PCI Security Standards Are Not Good Enough

I logged into my bank account this evening and saw a message about reissuing certain cards that may have been breached. It turns out that Heartland Payment Systems, a payment processor, discovered a sniffer hidden in an unallocated disk partition. That's a pretty sneaky place to hide such malware, and if it wasn't for some extraneous temp files, it would not have been found. Evan Schuman has been tracking in his blog, so I won't repeat the information here.

Secure%20Network.pngBreaches have been a pretty common occurrence, but the alarming trend is that its occuring even to those merchants and processors that are deemed PCI compliant, as was the case with Heartland. I don't think PCI compliance is worthless, because it certainly does thwart most of the amature attacks. But in order to be truly secure, we must employ end-to-end encryption that ensures safe delivery of information from the point of purchase across the entire payment network. However, Visa and MasterCard have refused to do this, presumably because of the increased CPU power required (encryption and decryption require complex math that is very computationally expensive).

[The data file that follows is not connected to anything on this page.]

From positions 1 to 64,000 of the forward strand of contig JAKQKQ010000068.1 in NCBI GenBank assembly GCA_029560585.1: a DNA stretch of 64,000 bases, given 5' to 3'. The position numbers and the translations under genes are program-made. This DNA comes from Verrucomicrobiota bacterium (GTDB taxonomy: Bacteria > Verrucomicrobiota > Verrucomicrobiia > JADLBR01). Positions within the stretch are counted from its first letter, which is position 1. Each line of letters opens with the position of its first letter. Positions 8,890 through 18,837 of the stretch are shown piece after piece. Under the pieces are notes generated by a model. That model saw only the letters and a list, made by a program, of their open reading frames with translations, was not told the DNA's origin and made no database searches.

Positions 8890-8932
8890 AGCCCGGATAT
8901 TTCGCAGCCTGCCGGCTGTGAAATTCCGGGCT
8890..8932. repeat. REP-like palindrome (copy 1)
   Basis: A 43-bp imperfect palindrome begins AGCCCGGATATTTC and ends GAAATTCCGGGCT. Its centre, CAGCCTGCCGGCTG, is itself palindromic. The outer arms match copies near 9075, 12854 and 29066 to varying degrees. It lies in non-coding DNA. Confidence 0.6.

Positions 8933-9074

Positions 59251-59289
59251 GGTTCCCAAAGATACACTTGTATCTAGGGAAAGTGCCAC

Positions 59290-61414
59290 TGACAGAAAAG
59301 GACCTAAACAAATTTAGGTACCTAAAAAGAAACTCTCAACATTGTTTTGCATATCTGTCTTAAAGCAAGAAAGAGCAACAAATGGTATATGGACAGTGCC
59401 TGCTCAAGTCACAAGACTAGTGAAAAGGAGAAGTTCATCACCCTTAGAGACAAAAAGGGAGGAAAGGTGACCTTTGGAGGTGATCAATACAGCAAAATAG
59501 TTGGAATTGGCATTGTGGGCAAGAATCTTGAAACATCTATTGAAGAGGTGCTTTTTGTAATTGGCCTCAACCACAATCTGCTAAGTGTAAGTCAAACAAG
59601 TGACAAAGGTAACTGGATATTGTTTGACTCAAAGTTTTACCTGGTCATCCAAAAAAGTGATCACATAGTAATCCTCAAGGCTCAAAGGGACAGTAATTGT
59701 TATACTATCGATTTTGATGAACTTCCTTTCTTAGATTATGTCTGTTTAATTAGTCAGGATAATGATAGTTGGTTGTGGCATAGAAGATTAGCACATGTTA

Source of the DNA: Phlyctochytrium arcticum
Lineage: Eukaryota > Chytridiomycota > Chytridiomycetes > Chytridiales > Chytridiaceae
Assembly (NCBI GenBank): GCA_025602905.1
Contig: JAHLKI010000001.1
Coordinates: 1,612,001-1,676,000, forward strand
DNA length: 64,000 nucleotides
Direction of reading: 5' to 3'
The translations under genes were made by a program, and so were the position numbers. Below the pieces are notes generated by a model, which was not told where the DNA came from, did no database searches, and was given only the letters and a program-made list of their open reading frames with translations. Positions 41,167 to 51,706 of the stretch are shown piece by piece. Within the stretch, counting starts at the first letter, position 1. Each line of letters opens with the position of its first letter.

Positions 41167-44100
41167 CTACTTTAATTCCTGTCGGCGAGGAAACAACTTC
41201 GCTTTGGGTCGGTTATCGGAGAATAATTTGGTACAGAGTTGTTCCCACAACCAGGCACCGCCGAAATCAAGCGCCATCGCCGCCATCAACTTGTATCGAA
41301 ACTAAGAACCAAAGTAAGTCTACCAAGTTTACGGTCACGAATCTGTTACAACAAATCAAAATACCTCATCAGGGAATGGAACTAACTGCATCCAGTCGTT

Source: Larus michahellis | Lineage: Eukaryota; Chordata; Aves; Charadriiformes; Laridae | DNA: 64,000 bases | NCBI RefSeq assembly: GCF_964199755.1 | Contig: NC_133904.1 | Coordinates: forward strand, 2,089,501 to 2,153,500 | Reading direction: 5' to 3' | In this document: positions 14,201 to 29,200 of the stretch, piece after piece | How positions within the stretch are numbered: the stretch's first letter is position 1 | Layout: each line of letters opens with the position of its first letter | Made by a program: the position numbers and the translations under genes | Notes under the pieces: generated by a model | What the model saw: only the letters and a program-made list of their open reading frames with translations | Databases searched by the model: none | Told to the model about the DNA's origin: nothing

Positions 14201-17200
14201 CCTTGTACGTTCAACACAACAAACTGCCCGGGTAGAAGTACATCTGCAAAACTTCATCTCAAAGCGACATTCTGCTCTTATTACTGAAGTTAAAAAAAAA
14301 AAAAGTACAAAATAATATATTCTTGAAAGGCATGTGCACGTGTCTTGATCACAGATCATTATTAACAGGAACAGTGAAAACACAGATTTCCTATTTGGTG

Does anyone else think that forcing compliance solely on merchants and processors is not only unfair, but also insecure?

PS- This is my first posting using IE8 running on Windows 7 beta. So far, so good.

Comments:

PCI compliance was never going to be enough. I think Visa just felt it had to do something to get retailers to implement the basics of security across their broad networks.

However, you cannot have a single standard against a moving target - "the bad guys" will always get smarter. You could argue that just as the open source community has created a pretty stable OS in Linux, the "open bad guy" community can create some pretty clever malware.

Is it unfair to require end-to-end encryption? No. Is it a reasonable expectation that this will "do the trick"? Nope. Sadly, battling malware will take effort, money and vigilance across the whole ecosystem.

Our research shows us that a not-insubstantial number of retailers have foregone wireless in-store networks - most likely to avoid risk of breaches....that's not the right answer either. It's a question of vigilance.

Posted by Paula Rosenblum on January 30, 2009 at 12:14 AM CST #

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David Dorf, Sr Director Technology Strategy for Oracle Retail, shares news and ideas about the retail industry with a focus on innovation and emerging technologies.


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